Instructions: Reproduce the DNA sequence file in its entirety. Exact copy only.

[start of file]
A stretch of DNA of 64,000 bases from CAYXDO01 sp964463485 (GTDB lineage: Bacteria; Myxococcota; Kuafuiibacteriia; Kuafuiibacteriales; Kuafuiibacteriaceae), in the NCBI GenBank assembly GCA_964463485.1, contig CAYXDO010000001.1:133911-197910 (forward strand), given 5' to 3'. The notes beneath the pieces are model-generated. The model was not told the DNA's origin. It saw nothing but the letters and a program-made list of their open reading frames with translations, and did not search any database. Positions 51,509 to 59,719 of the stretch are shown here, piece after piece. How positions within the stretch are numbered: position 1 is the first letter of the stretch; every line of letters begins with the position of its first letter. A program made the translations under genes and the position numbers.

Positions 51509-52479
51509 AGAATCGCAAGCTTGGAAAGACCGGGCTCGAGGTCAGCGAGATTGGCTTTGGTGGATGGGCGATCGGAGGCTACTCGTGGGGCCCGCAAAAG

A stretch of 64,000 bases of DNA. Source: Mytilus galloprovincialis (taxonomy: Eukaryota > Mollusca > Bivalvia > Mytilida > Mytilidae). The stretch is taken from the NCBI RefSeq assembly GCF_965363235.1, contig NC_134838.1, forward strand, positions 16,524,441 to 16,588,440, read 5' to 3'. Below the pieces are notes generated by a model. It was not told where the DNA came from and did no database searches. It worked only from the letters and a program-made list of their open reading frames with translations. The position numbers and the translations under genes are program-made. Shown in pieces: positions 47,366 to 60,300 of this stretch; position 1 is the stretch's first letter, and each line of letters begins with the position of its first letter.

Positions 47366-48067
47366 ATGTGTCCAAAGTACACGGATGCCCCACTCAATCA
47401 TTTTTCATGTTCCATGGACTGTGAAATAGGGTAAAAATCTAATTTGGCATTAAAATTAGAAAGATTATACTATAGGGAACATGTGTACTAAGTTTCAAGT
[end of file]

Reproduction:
A stretch of DNA of 64,000 bases from CAYXDO01 sp964463485 (GTDB lineage: Bacteria; Myxococcota; Kuafuiibacteriia; Kuafuiibacteriales; Kuafuiibacteriaceae), in the NCBI GenBank assembly GCA_964463485.1, contig CAYXDO010000001.1:133911-197910 (forward strand), given 5' to 3'. The notes beneath the pieces are model-generated. The model was not told the DNA's origin. It saw nothing but the letters and a program-made list of their open reading frames with translations, and did not search any database. Positions 51,509 to 59,719 of the stretch are shown here, piece after piece. How positions within the stretch are numbered: position 1 is the first letter of the stretch; every line of letters begins with the position of its first letter. A program made the translations under genes and the position numbers.

Positions 51509-52479
51509 AGAATCGCAAGCTTGGAAAGACCGGGCTCGAGGTCAGCGAGATTGGCTTTGGTGGATGGGCGATCGGAGGCTACTCGTGGGGCCCGCAAAAG

A stretch of 64,000 bases of DNA. Source: Mytilus galloprovincialis (taxonomy: Eukaryota > Mollusca > Bivalvia > Mytilida > Mytilidae). The stretch is taken from the NCBI RefSeq assembly GCF_965363235.1, contig NC_134838.1, forward strand, positions 16,524,441 to 16,588,440, read 5' to 3'. Below the pieces are notes generated by a model. It was not told where the DNA came from and did no database searches. It worked only from the letters and a program-made list of their open reading frames with translations. The position numbers and the translations under genes are program-made. Shown in pieces: positions 47,366 to 60,300 of this stretch; position 1 is the stretch's first letter, and each line of letters begins with the position of its first letter.

Positions 47366-48067
47366 ATGTGTCCAAAGTACACGGATGCCCCACTCAATCA
47401 TTTTTCATGTTCCATGGACTGTGAAATAGGGTAAAAATCTAATTTGGCATTAAAATTAGAAAGATTATACTATAGGGAACATGTGTACTAAGTTTCAAGT